blog に戻る

2020年02月20日 Steven Dietz

SIEM Yara Rules

The tongue-in-cheek named malware detection tool, Yet Another Recursive Acronym (YARA) is described as “the pattern-matching Swiss Army knife for malware researchers (and everyone else)”. The Sumo Logic Cloud SIEM Enterprise platform is one of the first SIEM solutions to incorporate it as a built-in feature. This gives blue teamers an additional layer of detection built into the SIEM. Sumo Logic also makes it easy to load and manage YARA rules repositories from GitHub by taking advantage of existing community YARA rules. Below are a few use cases around suspicious PDF documents and how a blue teamer can utilize this feature.

First let's quickly go over how the Cloud SIEM Enterprise (CSE) platform utilizes YARA. The CSE platform comes with a packaged Bro/Zeek network sensor. The network sensor is configured to extract certain file types like PDF, zip, word docs, and more. Once extracted the files get shipped to the CSE platform and run through the YARA rules engine. If there’s a match, a signal alert is created. Whether or not there’s a match on the rules engine, the file is written to S3. The CSE can also take carved files from Corelight or other Bro/Zeek Vendors.

In this first example, we will create a manual YARA rule inside the CSE platform. To do this, click on the content menu drop-down and select YARA. Then, select add YARA rules manually.

After selecting the custom YARA rules, the next step is to give the new source a name and description. Think of this as creating a folder structure for different YARA rules. When finished, we need to add a custom source.

Inside the folder, select add rule. We’re given a sample expression to help us build the new YARA rule. You also have the option to add a description to the rule and note the severity.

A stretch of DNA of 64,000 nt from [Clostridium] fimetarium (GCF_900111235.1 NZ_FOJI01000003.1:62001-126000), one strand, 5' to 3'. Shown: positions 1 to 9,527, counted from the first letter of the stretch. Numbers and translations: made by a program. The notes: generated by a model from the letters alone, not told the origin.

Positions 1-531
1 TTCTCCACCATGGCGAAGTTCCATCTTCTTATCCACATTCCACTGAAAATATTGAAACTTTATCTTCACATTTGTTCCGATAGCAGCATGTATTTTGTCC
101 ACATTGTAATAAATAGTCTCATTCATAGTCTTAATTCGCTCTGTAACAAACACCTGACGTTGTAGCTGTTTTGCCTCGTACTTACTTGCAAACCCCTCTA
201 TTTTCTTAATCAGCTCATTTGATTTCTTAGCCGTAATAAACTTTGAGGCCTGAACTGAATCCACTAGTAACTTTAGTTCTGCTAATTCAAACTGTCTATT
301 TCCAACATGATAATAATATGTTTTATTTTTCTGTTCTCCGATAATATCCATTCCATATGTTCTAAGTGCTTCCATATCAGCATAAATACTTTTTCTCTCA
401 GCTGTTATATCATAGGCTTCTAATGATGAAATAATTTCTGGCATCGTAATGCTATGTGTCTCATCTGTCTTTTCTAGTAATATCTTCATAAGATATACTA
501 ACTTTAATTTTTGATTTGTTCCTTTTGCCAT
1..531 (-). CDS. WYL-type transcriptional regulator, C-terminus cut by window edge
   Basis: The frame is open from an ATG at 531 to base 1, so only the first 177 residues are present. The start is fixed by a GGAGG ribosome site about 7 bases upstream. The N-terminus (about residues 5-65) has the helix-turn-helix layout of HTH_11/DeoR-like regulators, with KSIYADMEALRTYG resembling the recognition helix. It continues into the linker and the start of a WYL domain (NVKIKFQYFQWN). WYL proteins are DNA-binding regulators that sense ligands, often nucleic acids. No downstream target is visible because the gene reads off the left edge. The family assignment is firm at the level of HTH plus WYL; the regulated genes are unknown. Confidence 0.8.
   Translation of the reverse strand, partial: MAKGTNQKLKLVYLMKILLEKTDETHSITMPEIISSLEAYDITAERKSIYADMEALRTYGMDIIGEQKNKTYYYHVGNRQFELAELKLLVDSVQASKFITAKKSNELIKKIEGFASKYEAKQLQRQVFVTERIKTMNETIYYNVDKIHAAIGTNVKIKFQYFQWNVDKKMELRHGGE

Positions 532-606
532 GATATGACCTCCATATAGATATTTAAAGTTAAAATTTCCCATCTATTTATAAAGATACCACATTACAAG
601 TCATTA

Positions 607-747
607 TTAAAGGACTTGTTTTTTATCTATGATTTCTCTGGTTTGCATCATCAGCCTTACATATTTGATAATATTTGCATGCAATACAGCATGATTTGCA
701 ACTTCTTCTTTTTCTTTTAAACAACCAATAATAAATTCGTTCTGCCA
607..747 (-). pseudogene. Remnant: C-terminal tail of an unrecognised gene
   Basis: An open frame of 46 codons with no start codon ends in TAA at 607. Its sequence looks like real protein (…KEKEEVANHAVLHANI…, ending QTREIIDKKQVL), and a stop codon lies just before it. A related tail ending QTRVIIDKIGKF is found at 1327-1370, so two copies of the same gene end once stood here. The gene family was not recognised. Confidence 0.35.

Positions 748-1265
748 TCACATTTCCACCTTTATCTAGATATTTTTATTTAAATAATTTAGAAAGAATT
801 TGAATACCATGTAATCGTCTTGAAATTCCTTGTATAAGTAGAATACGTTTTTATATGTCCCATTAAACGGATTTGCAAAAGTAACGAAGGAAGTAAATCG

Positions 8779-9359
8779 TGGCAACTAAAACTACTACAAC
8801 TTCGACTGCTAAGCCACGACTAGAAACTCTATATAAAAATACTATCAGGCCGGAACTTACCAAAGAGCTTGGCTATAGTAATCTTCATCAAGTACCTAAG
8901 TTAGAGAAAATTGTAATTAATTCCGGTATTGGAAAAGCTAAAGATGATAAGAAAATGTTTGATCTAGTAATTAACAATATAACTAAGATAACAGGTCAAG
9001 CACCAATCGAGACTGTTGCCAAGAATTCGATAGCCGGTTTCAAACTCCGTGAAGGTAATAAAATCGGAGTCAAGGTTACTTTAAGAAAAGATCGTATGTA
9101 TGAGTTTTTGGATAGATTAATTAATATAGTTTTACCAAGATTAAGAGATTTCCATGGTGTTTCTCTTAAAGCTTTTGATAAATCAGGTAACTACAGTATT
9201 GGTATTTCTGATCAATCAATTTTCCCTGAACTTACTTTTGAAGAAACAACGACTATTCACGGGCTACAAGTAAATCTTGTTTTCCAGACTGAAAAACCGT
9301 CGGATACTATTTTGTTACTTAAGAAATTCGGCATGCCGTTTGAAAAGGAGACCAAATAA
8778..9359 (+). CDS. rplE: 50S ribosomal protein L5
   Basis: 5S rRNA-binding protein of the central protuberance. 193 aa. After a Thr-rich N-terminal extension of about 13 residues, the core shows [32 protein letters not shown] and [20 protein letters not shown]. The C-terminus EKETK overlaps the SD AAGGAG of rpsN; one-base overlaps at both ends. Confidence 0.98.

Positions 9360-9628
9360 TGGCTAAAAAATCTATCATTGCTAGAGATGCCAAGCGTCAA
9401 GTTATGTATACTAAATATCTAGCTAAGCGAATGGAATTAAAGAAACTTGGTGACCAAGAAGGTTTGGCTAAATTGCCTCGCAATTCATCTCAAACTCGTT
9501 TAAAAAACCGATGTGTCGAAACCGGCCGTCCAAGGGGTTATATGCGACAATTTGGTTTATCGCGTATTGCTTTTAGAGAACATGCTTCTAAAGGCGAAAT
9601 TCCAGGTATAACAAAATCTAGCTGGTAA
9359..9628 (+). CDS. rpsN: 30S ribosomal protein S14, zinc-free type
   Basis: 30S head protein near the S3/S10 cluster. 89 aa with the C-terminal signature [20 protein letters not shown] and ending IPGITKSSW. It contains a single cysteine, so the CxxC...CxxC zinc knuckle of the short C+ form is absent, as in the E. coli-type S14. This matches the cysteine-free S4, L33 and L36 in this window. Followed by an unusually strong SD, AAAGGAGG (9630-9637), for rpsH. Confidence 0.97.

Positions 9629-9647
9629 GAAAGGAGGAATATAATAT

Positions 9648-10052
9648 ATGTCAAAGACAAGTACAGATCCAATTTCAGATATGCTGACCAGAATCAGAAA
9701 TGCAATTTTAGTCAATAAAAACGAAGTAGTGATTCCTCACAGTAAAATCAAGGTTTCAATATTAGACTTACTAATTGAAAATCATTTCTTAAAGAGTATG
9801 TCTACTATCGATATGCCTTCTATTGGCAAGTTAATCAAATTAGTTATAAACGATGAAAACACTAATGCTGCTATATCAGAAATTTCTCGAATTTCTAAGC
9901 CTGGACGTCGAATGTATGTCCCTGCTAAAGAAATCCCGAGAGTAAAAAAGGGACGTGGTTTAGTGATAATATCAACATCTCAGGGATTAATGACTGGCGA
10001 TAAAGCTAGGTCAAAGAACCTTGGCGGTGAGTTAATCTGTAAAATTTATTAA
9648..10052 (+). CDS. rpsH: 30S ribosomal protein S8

In the example, we created a YARA rule that looks for one or two links in a PDF. Notice the severity is marked as a 1, I consider this a weak signal. A weak signal is a feature of intrusion activity and malware that are inherently non-evil but are uncommon or rare enough to be useful, and then combine those things in surface sets of activity that are especially unusual or interesting. See this blog post for more information on weak signals.

Once the above rule is added, anytime the Bro/Zeek network sensor extracts a PDF file with one or two links in it, it will generate a signal. An analyst can now see everything about the PDF including hashes and the source where it was downloaded from. The analyst can also download the PDF from inside the signal if further analysis if needed.

If you're not a YARA ninja, but find PDFs to be inherently suspicious in your environment, there is always GitHub. The CSE platform now has the capability to import a YARA repository directory. Follow the above steps, but instead of adding a custom source select GitHub., This will automatically add a source from GitHub. Simply add the URL and give it a default severity.

We now have 23 new YARA rules automatically providing an additional layer of detection related to suspicious PDFs without having to do much work.

With this new built-in YARA capability, it's easier for security operations to use YARA. Analysts can create their own YARA rules or import YARA rules repositories from GitHub. Blue teamers now have an additional layer of detection that automatically correlates suspicious or malicious files with other signals within their SIEM.

Learn more and request a demo here.

Complete visibility for DevSecOps

Reduce downtime and move from reactive to proactive monitoring.

Navigate Kubernetes with Sumo Logic.

Build, run, and secure modern applications and cloud infrastructures.

Start free trial

Steven Dietz

Technical Field Director

Steven Dietz is technical field director at Sumo Logic. With over 18 years of information security experience ranging from being an analyst to building world-class security operations, he demonstrates to potential customers how and why to use JASK products.

More posts by Steven Dietz.



What Data Types to Prioritize in Your SIEM


Cloud SIEM: Getting More Out of Your Threat Intelligence - 3 Use Cases for IOCs


Building a Security Practice Powered by Cloud SIEM